On the night of August 18, at the 77th World Science Fiction Convention in Dublin, Ireland, the 2019 Hugo Award Winners were announced. For those who don’t know, the Hugo Awards are presented annually by the by the World Science Fiction Society for the best work in Science Fiction or Fantasy published in the previous year. There are quite a few categories, but the most popular one is always the award for Best Novel. Previous winners have included the first award (1953) for Alfred Bester’s The Demolished Man, Robert Heinlein’s Starship Troopers (1960), Ursula K. Le Guin’s The Left Hand of Darkness (1970), Isaac Asimov’s Foundation’s Edge (1983), Neal Stephenson’s The Diamond Age (1996), and Michael Chabon’s The Yiddish Policemen’s Union (2008).

This year the winning novel is Mary Robinette Kowal’s The Calculating Stars. If you haven’t discovered this book (or this writer), let me tell you about it. You’re in for a treat! This book reminded me why Science Fiction is my first love.

The book opens on the morning of March 3, 1952. Former WWII Women’s Airforce Service Pilot (WASP) and human computer Elma York and her husband, rocket scientist Nathaniel, are vacationing in the Poconos. Their morning is interrupted by a bright streak of light crossing the sky. They later learn that a meteorite has struck the Earth in Chesapeake Bay, destroying Washington and most of the eastern seaboard of North America. Escaping to the west in their Cessna, they end up at Wright Patterson in Ohio, helping out with other refugees and figuring out what happened. Elma eventually calculates that the dust and debris thrown into the atmosphere will cause years of global cooling, but that after it settles out the planet will experience rapid and catastrophic global warming, making Earth uninhabitable. The remainder of the book tells the story of humankind’s attempts to escape the planet by colonizing the moon and Mars, fighting politics (and politicians), and ingrained prejudices against women and people of color.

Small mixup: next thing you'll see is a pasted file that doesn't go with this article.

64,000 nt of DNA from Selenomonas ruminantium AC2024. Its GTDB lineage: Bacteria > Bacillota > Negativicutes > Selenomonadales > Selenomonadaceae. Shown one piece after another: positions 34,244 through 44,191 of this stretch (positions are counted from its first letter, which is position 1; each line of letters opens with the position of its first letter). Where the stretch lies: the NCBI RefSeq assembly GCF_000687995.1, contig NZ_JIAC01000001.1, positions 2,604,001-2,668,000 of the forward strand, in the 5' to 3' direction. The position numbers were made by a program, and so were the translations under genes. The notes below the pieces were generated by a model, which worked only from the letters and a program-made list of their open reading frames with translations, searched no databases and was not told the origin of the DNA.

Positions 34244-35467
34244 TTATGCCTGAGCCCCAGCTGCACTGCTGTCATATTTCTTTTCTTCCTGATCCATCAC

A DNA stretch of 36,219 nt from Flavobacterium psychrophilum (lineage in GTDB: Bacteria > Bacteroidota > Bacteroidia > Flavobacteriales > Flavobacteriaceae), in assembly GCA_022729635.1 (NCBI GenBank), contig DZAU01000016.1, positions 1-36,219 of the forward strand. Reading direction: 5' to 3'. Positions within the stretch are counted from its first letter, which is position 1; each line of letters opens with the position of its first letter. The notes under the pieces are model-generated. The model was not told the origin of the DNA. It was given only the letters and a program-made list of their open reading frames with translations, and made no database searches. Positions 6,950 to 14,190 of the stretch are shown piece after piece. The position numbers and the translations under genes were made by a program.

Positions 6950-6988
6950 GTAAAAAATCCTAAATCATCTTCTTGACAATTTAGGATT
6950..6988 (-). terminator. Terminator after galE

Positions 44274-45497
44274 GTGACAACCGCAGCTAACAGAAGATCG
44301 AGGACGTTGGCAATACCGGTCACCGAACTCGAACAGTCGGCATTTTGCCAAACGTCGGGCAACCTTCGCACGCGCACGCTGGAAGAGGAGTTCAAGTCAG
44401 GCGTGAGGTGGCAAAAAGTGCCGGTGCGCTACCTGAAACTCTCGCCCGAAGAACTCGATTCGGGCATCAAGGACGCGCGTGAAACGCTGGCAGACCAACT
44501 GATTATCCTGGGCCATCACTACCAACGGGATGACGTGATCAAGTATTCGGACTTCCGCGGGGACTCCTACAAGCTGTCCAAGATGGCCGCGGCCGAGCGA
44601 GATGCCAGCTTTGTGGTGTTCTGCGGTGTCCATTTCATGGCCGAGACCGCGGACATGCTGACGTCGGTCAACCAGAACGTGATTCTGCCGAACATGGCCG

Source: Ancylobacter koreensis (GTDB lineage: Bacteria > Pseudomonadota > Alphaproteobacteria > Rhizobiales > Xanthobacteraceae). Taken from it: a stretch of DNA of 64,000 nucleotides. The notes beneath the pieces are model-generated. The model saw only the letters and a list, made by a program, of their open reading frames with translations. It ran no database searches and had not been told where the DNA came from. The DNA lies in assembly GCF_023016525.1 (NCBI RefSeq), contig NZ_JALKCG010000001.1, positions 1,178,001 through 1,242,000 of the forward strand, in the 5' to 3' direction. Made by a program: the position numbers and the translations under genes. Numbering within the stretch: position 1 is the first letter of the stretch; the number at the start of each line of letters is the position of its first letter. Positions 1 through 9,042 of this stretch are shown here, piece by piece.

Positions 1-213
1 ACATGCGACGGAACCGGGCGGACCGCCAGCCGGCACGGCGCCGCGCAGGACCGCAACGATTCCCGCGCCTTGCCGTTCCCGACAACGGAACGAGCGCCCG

The characters are very well developed, with even those the reader doesn’t like having good points and the heroes having faults. They’re very believable, and the plot keeps the reader constantly involved and looking forward to the next chapter. It’s really hard to put down and will keep you reading long after your bedtime.

I worked on Nathaniel’s calculations in the evenings. It helped to have the solace of numbers to retreat to after helping with the refugees during the day. Today I had served soup to a group of Girl Scouts and their scout masters. They had been on a camping trip when the Meteor hit, and by sheer luck had been spelunking in the Crystal Caves. They’d felt the earthquake and thought it was disaster enough. Then they’d come up and everything was just gone.

Kowal really makes you feel like you’re there, experiencing the events yourself. Each chapter is introduced by a brief newspaper article, and that adds to the realism. If you’ve never read science fiction, The Calculating Stars is a good introduction. If you haven’t read any in years, it’s a great way to meet up with an old friend. The library has two copies: 1 print and 1 ebook. Check it out and let me know what you think!